Giulio Regeni was a Cambridge PhD student. He came from a little town near Trieste, Fiumicello. He was in Cairo to lead a research on the field of dealing with independent unions in Egypt. He was studying how these labor movements managed to organize and survive despite the strict and undemocratic rules imposed by al-Sisi. Giulio Regeni was aware of the risks coming from his work, he knew about what has happened to journalists, intellectuals and protesters who tried to fight the government. Because of that, he was very careful, he used social networks wisely - constantly monitored by secret services- and created a pseudonym for signing up his articles. All his care was not enough to save his life.
On the 25th of January Giulio Regeni was gone, his friends in Cairo tried to look for him, as well as the Italian embassy. His body will be found on the 3rd of February, with evidences of torture. Since that painful day, his family has been constantly asking for a declared truth. They are efficiently supported by Amnesty International, which has launched the campaign "#truthaboutGiulioRegeni" with the aim to keep the public attention up and to urge public institutions to take action against al-Sisi and his brutal methods. Several flash-mobs and sit-ins have been taken place in Italy and also in other European countries, such as the UK. Many cities decided to put the yellow banner with the mentioned slogan at the balcony of administrative offices or academic institutions.
Many versions about why Giulio was killed has been given by the Egyptian government: First a car accident, then a robbery, then a crime of passion. Nobody believed any of these theories. The Italian government appointed their own prosecutors to investigate on Giulio's murder and call the ambassador in Egypt back as far as Cairo refused to seriously cooperate in order to shine some light on this terrible episode. On the other hand, this decision did not stop the commercial relationship between the two countries. An example: A few weeks ago, one of the Egyptian ministers came to Italy to talk about tourism in Egypt. Realpolitik above all, even above the cruel murder of one of us. Also European institutions proved their indifference. European countries such as France continued to reinforce the partnership with Egypt in terms of a strategic country against terrorism.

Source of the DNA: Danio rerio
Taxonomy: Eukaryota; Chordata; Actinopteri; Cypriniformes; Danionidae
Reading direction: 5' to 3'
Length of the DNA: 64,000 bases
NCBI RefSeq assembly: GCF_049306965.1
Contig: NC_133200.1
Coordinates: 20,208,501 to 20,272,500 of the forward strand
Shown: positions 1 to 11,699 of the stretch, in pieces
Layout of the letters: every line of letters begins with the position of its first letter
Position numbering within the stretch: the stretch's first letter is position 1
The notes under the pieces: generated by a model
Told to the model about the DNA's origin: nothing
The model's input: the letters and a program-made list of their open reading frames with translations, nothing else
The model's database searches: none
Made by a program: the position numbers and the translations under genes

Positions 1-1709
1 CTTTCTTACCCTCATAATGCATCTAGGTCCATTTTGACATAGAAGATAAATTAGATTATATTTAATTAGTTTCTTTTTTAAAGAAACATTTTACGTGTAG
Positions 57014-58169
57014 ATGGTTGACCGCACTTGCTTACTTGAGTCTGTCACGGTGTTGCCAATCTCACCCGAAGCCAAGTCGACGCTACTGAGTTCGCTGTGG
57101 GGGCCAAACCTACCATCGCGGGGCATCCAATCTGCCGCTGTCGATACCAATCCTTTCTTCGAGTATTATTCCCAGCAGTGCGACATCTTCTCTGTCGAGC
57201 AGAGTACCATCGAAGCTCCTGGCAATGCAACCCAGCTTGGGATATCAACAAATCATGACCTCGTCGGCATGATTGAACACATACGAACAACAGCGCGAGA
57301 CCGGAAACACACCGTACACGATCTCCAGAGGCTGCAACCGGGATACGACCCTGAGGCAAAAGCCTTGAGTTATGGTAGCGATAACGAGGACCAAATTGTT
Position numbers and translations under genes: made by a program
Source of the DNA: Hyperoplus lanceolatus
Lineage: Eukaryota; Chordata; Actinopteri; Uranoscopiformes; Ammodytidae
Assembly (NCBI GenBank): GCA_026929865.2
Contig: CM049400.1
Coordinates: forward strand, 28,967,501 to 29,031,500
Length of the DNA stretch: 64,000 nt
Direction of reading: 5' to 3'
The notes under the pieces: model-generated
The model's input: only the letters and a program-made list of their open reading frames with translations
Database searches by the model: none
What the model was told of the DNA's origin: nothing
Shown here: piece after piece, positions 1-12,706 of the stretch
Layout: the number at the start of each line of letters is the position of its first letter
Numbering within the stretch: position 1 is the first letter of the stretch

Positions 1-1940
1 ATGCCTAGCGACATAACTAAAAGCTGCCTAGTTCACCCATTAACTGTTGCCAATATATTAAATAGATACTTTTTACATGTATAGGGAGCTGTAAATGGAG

After nine months, not a single man was formally accused of the murder of Giulio Regeni. The investigations seem to be paralyzed by political games. Egyptian activists, who tried to find more out about not only Giulio's case, but also about mysterious disappearances of the opposition, are threatened or put into jail. Alexander Stille, journalist for The Guardian, wrote a long article on who could have murdered Giulio Regeni and, above all, who could have betrayed him, probably one member from the independent unions Giulio was studying on.
As Italian citizen and as student I feel that this battle on finding out the truth about Giulio Regeni is also mine, but it must be embraced also by all of the students and the young who despise violence and support democracy. I do not want to be part of the silence and of the indifference that al-Sisi and his supporters want to achieve in relation to Giulio Regeni's case as it would mean also covering up all the tortures and brutalities committed by his men. I demand justice, because punishing Giulio's murder would mean condemning whoever hinders the academic research and the freedom of expression. Giulio Regeni was a world citizen. Like many of us, he believed in a no-borders world, but he was not a naive man, he was aware that this goal could not have been reached in the immediate, but only after a long cultural and political process.
We owe Giulio this battle for justice. We cannot be tired of urging institutions and public opinions to ask for the truth about Giulio Regeni.